6. People need people Most of us long to be part of the” bigger picture” and be a good member of our community. Canlis is helping building pride in our city and expanding knowledge about the place we call home – people are even studying state history and predicting locations where the menus might be hidden!  Also, by conducting the game on social media, people are making new friends and communicating with other fans they didn’t previously know but now have found something in common with. How can you help your fans connect with a larger group outside themselves and enrich their lives?[blackbirdpie url=”!/paulaj1967/status/8330938828201984″]
  7. People have different learning styles Canlis has done a great job of mixing up the types of clues they give – word play, puzzles, facts, dates, pictures, etc. This helps ensure everyone has a chance to win, because what might be an obvious clue to you, is a stupefying mystery to me! The constant changeup gives hope that “some day” there will be a clue I can figure out! Mix up your method and try a variety of styles, tones or tactics during your promotion, so everyone feels they have a chance to win?
  8. Brian and Mark Canlis (in hats) at Nordstrom with the two winners on Black Friday

    People want access to you, Believe it or not, people want to know there’s “a man behind the curtain!” Brian Canlis (and Mark) frequently respond to fan comments and questions on Twitter/Facebook, and they are extremely accessible.  They are doing all the leg work, posting messages on their social media accounts, personally hiding the menu each day, taking pictures with the winners, etc.  They are very hands-on and their fans LOVE it.  How can you put more of “yourself” and your restaurant into your contest and give people a closer glimpse of who you really are?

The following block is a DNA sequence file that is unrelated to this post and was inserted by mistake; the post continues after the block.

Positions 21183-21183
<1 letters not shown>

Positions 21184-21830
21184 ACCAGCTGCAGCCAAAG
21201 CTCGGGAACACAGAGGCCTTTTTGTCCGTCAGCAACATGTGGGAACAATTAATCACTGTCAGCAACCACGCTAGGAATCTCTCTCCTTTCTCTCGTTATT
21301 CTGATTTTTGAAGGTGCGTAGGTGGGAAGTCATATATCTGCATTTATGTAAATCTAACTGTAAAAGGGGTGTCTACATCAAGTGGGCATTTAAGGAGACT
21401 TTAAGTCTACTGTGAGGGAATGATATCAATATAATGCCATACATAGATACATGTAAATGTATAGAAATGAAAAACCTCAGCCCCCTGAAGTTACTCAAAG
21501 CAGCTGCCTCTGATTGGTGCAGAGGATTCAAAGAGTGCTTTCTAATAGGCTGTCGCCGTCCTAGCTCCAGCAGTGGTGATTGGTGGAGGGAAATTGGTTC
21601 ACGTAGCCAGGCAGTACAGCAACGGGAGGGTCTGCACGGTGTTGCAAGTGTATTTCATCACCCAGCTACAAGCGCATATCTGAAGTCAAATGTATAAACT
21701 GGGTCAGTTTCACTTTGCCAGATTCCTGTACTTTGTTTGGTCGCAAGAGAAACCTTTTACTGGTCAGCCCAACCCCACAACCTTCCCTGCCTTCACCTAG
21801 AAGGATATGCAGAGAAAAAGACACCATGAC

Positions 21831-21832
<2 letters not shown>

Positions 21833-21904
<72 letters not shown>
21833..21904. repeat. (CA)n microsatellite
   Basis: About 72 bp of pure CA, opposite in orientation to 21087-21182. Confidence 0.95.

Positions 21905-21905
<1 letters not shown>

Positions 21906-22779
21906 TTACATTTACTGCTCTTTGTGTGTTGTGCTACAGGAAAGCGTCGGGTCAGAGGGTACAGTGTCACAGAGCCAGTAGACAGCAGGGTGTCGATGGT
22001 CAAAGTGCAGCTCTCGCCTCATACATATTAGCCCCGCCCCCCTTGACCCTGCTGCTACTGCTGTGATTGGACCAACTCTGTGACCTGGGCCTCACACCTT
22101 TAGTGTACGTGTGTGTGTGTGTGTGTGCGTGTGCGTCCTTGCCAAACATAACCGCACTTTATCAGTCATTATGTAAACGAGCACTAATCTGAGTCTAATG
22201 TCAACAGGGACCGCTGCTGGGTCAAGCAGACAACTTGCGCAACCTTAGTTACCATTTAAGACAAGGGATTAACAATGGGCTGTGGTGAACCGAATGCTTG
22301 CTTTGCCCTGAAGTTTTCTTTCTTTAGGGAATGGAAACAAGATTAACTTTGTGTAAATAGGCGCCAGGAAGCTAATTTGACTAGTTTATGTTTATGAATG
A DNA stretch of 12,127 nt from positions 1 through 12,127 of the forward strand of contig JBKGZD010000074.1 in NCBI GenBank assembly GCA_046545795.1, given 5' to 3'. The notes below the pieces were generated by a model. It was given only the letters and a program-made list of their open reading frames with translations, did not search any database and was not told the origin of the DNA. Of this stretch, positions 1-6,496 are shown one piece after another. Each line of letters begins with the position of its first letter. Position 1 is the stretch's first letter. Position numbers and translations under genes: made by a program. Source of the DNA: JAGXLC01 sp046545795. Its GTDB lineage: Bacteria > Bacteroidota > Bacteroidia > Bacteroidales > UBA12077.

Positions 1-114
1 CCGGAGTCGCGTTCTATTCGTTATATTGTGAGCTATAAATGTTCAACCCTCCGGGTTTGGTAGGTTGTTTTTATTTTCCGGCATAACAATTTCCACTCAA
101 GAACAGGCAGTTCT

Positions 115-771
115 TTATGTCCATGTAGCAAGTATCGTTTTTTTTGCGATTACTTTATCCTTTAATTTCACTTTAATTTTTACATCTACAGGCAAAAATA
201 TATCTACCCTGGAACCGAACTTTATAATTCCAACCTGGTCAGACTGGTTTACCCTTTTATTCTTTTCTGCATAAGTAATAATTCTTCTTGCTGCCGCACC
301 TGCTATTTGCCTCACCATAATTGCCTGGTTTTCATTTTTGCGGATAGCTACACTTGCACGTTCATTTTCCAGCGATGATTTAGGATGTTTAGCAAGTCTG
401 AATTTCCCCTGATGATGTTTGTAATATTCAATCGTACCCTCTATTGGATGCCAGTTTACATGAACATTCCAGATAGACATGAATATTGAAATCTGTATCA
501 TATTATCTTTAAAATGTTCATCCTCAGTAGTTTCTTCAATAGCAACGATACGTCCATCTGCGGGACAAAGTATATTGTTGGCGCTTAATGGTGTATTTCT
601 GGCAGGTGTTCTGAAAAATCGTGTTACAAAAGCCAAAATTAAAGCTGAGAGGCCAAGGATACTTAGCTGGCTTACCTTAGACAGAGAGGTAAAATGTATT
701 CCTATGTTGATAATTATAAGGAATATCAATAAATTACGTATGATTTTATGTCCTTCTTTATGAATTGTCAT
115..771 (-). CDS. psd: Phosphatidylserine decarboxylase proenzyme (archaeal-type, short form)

9. People love a good surprise While everyone thought the 50 days of Canlis menu hiding “was” the contest, the brothers threw us a curveball midway through by announcing there would be a much larger Part 2 of the contest.  All 50 winners are invited to play a grand finale game this New Year’s Eve, with a HUGE prize dangling at the end for just one winner. It was a big shock – and pleasant surprise! – and suddenly made finding one of those darn menus an entirely new ballgame!  What bonus or extra can you add to your promotion to reward your fans and extend the life of the game?
  10. People want to be generous The beauty of the bonus in the Canlis contest is that the grand prize winner gets to GIVE AWAY a yearly dinner for two to Canlis FOR LIFE! Yes, people are competing to win something they are going to give away – and that’s just awesome. Canlis is allowing people to experience not only receiving a great gift (the free dinner they win by finding a menu), but more so the higher pleasure of giving that gift to someone else more deserving.  This is going to be tougher to figure out for your restaurant, but what can you do in the spirit of giving to others, beside the original prize of the promotion?

So there you have it, my advice as a social media consultant for restaurants, about how to run a smashing contest like Canlis, with or without the prestige, history or budget they obviously possess.  It can be done, with a little imagination and a generous dash of fun. I’d love to hear other ideas or lessons you’ve learned from Brian and Mark Canlis and their WillyWonka-esque contest…the comments section below is now open!

NOTE: For a comprehensive look at the various blogs, articles, interviews and videos about the Canlis Menu Hunt, please visit my other site here